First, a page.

The 2023 Tour de France offers a global showcase in Poligny, the county capital

In his electoral project for 2020, between the development of cycle paths or new investments in the energy transition, Dominique Bonnet, mayor of Poligny in the Jura since 2008, slipped a less conventional wish: for his third term, the city councilor wanted the Tour de France to pass through his city. “I was only hoping for a crossing”confides the elect, fan, like millions of French, of the Grande Boucle, “popular and free show”.

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So when the organiser, Amaury Sport Organization (ASO), warned him in the autumn of 2022 that Poligny had been chosen to host the finish of the 19And stage, Friday 21 July, “You can imagine my reaction! », he says with a broad smile. Mr. Bonnet could never have thought that his village, which has only 4,000 inhabitants, could boast of such an event. Poligny will be the smallest lowland town to host a Tour finish since 1947.

It’s an eight-kilometre straight – the longest of the 2023 edition, which promises a sprint finish – and the presence of ample parking in the commercial area of ​​the town that convince ASO to choose Poligny. Although larger, the Jura cities officially nominated for arrival this year did not offer this type of infrastructure. More than the reputation of a city, ASO seeks above all an accessible area large enough to be able to park the 120 semi-trailers of the Tour.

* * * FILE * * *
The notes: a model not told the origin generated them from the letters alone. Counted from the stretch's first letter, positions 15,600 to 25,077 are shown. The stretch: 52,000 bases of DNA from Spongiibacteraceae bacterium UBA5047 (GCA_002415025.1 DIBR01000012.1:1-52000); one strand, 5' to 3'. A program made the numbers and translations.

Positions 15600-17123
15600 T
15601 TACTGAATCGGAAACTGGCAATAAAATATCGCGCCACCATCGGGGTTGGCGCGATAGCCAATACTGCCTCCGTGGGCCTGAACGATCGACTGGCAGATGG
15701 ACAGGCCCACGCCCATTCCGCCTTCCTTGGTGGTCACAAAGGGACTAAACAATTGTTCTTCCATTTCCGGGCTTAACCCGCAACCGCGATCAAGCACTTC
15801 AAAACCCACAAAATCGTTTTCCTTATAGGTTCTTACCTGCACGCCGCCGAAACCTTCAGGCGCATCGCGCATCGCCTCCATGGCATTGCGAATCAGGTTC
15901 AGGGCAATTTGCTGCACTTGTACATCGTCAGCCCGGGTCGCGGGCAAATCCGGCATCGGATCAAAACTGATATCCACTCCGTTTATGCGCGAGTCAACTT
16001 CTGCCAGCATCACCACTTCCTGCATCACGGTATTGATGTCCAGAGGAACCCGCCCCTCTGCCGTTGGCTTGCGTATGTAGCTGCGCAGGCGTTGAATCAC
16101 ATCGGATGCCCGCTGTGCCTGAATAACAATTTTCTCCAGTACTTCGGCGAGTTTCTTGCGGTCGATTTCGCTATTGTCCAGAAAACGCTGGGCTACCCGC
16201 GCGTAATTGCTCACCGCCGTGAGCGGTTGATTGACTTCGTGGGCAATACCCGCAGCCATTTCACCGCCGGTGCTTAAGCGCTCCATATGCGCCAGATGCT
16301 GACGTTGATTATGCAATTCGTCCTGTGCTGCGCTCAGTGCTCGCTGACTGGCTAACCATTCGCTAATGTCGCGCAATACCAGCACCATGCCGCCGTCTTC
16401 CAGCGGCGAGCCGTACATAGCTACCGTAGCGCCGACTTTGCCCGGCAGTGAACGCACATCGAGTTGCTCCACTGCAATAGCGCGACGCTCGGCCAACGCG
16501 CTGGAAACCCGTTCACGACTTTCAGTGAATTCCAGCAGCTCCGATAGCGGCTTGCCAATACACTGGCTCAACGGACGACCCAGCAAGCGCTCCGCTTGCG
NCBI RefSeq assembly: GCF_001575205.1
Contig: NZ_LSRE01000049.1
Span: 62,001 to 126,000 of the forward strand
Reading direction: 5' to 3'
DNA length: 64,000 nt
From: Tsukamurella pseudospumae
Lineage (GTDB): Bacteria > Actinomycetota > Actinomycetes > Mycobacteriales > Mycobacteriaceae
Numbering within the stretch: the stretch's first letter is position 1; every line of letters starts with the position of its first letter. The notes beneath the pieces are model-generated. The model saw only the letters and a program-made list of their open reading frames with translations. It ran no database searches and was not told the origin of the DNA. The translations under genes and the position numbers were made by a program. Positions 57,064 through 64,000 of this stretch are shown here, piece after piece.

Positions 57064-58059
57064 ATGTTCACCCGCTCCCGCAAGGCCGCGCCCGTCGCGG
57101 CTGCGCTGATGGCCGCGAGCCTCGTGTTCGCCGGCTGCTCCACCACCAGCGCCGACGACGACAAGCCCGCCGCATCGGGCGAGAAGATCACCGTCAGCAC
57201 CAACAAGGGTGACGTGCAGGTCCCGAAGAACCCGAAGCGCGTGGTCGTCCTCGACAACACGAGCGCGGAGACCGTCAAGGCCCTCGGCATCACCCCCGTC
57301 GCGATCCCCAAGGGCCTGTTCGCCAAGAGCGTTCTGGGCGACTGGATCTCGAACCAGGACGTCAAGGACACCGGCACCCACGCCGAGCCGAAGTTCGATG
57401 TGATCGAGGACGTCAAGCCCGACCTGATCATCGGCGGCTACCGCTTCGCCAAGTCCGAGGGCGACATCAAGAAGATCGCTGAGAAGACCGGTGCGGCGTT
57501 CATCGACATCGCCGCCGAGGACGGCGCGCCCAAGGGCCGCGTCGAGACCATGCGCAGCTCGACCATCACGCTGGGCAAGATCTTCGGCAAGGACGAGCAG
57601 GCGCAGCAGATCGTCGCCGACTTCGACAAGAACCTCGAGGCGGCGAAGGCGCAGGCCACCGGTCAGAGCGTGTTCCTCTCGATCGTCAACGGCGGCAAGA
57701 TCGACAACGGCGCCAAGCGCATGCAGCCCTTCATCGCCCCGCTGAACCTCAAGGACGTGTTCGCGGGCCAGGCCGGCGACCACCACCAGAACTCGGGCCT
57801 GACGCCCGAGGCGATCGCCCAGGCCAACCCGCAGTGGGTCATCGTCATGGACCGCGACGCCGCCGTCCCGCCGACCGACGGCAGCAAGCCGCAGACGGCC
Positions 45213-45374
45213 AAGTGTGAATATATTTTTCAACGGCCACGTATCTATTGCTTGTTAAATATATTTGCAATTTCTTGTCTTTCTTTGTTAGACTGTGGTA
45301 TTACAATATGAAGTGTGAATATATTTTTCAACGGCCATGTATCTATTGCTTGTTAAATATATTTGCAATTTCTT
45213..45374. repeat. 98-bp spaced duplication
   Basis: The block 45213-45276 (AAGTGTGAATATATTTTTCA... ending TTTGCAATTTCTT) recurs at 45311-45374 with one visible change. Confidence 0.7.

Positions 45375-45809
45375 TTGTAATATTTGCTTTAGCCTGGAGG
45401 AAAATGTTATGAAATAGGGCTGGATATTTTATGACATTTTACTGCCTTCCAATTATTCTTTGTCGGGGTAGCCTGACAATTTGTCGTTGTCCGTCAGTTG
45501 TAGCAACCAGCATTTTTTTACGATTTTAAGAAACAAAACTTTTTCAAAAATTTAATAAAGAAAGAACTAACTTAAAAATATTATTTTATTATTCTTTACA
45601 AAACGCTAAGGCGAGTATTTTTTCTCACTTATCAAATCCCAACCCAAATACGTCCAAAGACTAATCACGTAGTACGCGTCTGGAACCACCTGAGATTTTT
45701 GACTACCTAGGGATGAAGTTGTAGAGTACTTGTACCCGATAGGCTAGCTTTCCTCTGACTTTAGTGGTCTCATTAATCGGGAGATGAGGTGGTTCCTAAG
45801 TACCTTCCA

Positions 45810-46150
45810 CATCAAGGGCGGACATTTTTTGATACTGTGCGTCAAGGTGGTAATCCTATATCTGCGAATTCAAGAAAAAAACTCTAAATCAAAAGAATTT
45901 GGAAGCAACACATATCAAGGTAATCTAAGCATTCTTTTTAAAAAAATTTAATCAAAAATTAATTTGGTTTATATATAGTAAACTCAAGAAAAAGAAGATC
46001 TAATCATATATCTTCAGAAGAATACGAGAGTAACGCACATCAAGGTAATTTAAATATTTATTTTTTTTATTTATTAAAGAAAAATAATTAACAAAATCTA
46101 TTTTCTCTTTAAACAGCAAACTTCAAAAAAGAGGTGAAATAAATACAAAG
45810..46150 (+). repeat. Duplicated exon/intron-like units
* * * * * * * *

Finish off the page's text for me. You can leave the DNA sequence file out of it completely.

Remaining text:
14,000 direct and indirect jobs

It is therefore at the end of this long ribbon of bitumen that the victory will be decided, but also the reputation of the country and its flagship product, the county, of which it is the capital. In Poligny everything revolves around the “king of cheeses”. On the Place des Déportés, in the heart of the city, there are countless creameries and shops dedicated to France’s first protected designation.

The city is also home to the Interbranch County Management Committee, the National School of Dairy Industry, and the Dairy Technology and Analysis Research Unit of the National Institute for Agronomic Research (INRAE). The Tour will be a global showcase for the entire sector, which generates over €600 million in annual turnover for 14,000 direct and indirect jobs.

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“All day long, on television and radio, we will hear Poligny, Poligny, Poligny all over the world”, insists Stéphane Boury, general commissioner of the Tour and in charge of the stage finish sites, during a preparatory meeting organized on March 6 in the village. Beside him, the mayor is in heaven as his technical teams sink into their seats listening to the specifications imposed by the Tour.

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